Presentation on theme: "Beta Blockers Treatment For Cardiovascular Disease Where Do They Fit? Joseph Brent Muhlestein, MD, FACC Co-Director of Cardiology Research, Intermountain."— Presentation transcript:
Beta Blockers Treatment For Cardiovascular Disease Where Do They Fit? Joseph Brent Muhlestein, MD, FACC Co-Director of Cardiology Research, Intermountain Medical Center, Professor of Medicine, University of Utah Nothing to Disclose
Introduction Cardiovascular Disease is the major killer of the Western World Recently, significant successes have been made in developing effective primary and secondary preventative therapies Surgery Medicines Life style changes Some of these therapies have actually been shown to save lives
Time (years) No Symptoms ± Symptoms Symptoms Ischemic Heart Disease Cerebrovascular Disease Peripheral Vascular Disease Schematic Timecourse of Human Atherogenesis
Pathogenesis of ACS White HD. Am J Cardiol. 1997; 80(4A):2B-10B.
The matrix skeleton of an unstable coronary artery plaque fissures in the fibrous cap
Plaque rupture with thrombosis 1 mm FJ Schoen, BWH Thrombus Fibrous cap Lipid core
Plaque rupture site fatal thrombus collagenous fibrous cap thrombogenic lipid core
Characteristics of Unstable and Stable Plaques Thin Fibrous Cap Inflammatory Cells Few SMCs Unstable Eroded Endothelium Activated Macrophages Thick Fibrous Cap Lack of Inflammatory Cells Foam Cells Intact Endothelium More SMCs Stable Libby et al. Circulation 1995; 91: MMP
Beta Blockers: Where do they fit?
Physiology of the Sympathetic Nervous System Epinephrine / Norepinephrine Hypertension Hypercoagulability Vasoreacivity Fibrosis Upregulated in many situations Emotional excitement Heart Failure General anesthesia
Beta Blockers: Indications Post MI CAD Heart Failure Hypertension Non-cardiac surgery Rate Control - Atrial fibrillation - Inappropriate sinus tachycardia Arrhythmias
Evidence of Beta Blockers post MI Norwegian multicenter study group (1981) - 17 month follow-up - Patients presenting with Q-wave MI - Timolol versus placebo % reduction in sudden death % reduction in total death Beta-blocker heart attack trial (1982) - 3 years follow-up - Patients presenting with Q-wave MI - Propranolol versus placebo - 26% reduction in total mortality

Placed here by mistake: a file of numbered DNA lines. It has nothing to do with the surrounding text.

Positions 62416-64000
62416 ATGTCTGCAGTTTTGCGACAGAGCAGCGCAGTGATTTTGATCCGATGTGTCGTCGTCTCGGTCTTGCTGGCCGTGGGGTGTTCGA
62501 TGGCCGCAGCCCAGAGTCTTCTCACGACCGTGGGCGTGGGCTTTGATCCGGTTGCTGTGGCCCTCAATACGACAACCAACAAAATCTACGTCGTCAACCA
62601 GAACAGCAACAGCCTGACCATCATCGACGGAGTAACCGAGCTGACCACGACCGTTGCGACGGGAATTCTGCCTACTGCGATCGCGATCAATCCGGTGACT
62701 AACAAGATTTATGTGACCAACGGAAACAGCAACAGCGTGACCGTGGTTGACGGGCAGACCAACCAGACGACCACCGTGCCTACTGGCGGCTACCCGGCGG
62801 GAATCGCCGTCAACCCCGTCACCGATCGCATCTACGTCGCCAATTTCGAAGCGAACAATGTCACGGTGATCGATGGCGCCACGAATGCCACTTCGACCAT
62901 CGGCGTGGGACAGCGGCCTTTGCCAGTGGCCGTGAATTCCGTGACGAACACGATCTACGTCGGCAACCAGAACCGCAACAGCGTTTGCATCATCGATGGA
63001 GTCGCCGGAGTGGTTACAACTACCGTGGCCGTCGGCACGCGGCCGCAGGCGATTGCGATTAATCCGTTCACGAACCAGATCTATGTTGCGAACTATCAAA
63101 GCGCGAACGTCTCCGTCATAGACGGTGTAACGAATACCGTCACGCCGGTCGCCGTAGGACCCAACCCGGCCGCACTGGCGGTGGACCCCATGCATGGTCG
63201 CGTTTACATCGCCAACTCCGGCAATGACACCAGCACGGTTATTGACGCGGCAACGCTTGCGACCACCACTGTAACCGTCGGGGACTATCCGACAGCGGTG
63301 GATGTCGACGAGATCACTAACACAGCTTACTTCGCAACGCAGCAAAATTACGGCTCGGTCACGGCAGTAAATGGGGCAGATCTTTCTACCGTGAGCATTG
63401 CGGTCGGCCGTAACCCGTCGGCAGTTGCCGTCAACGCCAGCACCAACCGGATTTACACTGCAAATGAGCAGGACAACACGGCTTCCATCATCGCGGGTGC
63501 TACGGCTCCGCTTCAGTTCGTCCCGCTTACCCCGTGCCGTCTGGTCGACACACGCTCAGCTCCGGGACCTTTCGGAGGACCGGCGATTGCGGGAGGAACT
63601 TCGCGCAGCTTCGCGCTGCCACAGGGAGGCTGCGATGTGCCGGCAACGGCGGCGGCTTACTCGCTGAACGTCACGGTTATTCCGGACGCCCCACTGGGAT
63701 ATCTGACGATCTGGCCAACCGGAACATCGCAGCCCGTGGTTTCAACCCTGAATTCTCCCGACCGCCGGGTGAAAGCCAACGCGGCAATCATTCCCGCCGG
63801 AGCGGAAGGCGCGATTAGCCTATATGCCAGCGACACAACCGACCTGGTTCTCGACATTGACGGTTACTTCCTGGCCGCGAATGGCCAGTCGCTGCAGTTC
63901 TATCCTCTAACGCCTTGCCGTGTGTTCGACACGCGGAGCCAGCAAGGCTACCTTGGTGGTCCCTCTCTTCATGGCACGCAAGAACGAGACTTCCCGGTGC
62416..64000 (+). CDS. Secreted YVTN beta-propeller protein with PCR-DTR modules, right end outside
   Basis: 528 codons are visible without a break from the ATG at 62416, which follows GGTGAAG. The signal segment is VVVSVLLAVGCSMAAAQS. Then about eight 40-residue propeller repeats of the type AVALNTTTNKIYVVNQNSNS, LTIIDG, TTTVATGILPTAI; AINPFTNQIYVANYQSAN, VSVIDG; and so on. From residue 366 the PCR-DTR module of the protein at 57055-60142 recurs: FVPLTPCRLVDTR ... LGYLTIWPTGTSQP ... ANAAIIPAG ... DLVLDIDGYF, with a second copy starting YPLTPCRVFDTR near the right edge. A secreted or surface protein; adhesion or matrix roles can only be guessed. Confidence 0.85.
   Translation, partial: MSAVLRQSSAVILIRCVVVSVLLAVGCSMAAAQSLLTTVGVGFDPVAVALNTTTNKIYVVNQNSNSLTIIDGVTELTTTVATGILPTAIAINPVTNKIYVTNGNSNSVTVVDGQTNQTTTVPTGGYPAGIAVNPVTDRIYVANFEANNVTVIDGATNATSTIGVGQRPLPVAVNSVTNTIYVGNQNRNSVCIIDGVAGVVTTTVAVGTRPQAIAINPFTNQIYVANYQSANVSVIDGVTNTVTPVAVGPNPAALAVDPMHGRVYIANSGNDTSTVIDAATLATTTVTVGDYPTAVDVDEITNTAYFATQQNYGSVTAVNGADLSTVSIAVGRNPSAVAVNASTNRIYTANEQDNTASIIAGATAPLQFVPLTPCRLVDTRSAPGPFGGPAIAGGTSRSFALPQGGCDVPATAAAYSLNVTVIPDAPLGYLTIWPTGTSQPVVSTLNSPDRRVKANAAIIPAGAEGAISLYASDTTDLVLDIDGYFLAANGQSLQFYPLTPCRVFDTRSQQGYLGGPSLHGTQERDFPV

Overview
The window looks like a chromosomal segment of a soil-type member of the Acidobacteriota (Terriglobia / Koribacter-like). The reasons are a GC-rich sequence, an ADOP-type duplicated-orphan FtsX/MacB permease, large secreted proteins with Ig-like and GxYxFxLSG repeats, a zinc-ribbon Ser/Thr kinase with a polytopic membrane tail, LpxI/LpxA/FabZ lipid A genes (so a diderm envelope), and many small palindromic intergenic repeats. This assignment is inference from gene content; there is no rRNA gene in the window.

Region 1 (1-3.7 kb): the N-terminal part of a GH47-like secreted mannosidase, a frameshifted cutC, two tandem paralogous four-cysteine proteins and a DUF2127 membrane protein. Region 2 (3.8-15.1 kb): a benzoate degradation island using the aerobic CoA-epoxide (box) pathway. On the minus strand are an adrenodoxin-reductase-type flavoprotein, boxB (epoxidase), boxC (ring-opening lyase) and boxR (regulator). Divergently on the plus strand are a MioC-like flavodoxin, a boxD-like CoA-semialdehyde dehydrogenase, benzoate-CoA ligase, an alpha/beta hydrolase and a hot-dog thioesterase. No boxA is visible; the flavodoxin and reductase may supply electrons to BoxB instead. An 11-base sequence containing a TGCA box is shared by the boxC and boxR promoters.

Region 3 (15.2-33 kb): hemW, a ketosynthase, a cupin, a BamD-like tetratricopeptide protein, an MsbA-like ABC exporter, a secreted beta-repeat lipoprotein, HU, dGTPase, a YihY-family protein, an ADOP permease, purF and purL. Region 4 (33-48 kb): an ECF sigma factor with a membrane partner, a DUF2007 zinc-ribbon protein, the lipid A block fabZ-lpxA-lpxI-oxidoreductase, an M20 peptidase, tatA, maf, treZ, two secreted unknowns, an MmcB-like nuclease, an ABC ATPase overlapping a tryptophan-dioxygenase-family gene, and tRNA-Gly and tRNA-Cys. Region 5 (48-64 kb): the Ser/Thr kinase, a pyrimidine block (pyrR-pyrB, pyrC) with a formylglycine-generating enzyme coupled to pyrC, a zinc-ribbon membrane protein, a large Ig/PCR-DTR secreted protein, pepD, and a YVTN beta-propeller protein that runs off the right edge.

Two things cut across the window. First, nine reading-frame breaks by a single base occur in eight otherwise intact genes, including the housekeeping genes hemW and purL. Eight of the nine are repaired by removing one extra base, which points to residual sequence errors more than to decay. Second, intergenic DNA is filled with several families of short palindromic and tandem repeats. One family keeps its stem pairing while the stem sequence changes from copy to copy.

Beta Blockers post MI (cont.) Metoprolol study (1981) - 90 day follow-up - metoprolol versus placebo - 36% reduction in over-all mortality BBPP (1986, 9 trials pooled) - 13,679 patients, a variety of beta blocker drugs - 1 year follow-up - 24% reduction in death ISIS I (1986) - 16,027 patients, atenolol versus placebo - 20 months follow-up - 15% reduction in death
Effect on sudden death of beta blockade following MI. Pooled data from 5 trials
Effect of Beta-Blackade on Mortality among High-Risk and Low-risk Patients after MI HCFA cooperative cardiovascular project 201,752 patients post-MI abstracted Mortality determined at 2 years post MI 34% of all patients received beta blockers
LDS Hospital Data 975 Patients with Angiographically Documented CAD Followed for >3 years (P=0.19)
Beta Blockers in Heart Failure
Vicious Cycle of Heart Failure
The Beginning of the Beta Blocker Story 1985, LDS Hospital, Jeffrey Anderson, et al 50 patients with IDC (EF<30%) Randomized to metoprolol ( mg bid) versus placebo Followed for 18 months Results - Low dose beta blockade tolerated by 80% of patients - Death: metoprolol = 3, placebo = 8 - Significant improvement in functional class
Metoprolol in Idiopathic Dilated Cardiomyopathy (MDC) Study 383 patients with IDC (LVEF<40%) 90% were NYHA class II-III Randomized to metoprolol or Placebo (target doses: mg po bid) Follow-up: One year Primary endpoint: Death or need for transplant Secondary endpoint: EF Lancet, 1993, 342(8885):
Death or Transplant
Change In Ejection Fraction
Change in Functional Status
Primary Objectives To determine whether metoprolol XL reduces: - Total mortality - The combined end point of all-cause mortality and all-cause hospitalization in patients with HF (NYHA Class II – IV )
Inclusion Criteria Age 40–80 years NYHA Class II – IV Standard treatment for HF for at least 2 weeks before randomization EF 35%, or 36% to 40% with a 6-minute walk test 450 meters Resting heart rate 68 bpm Supine systolic BP 100 mm Hg
Study Design *The recommended starting dose was 12.5 mg of blind medicine in patients with NYHA Class III – IV heart failure and 25 mg in Class II heart failure. Single- blind Double-blind Months n=2001 n=1990 Titrated from 12.5 mg/25 mg to 200 mg once daily* Placebo Metoprolol XL Placebo Run-in Weeks
Mean Dose at Study Closure Mean dose (mg) 179 mg 159 mg PlaceboMetoprolol XL
Combination Beta and Alpha Antagonists Carvedilol
Adapted from Packer et al, NEJM, Placebo (n=398) Carvedilol (n=696) Days Risk reduction=65% P<.001 Survival Progressive HF Sudden cardiac death Patients (%) 3.8 † 3.3 P=.001 † P<.05 Mortality in US Carvedilol Heart Failure Program
COPERNICUS: Major questions Can the sickest (class IV) CHF patients be safely and effectively treated with carvedilol? Can carvedilol therapy be initiated during the hospitalization for CHF?
COPERNICUS: Study design 2289 patients enrolled Incusion criteria - Ischemic or non-ischemic cardiomyopathy - Severe (Class III-IV) CHF - LVEF <25% Exclusion - Allergic to carvedilol - Already on beta blocker therapy - Fluid over-load - On IV inotropes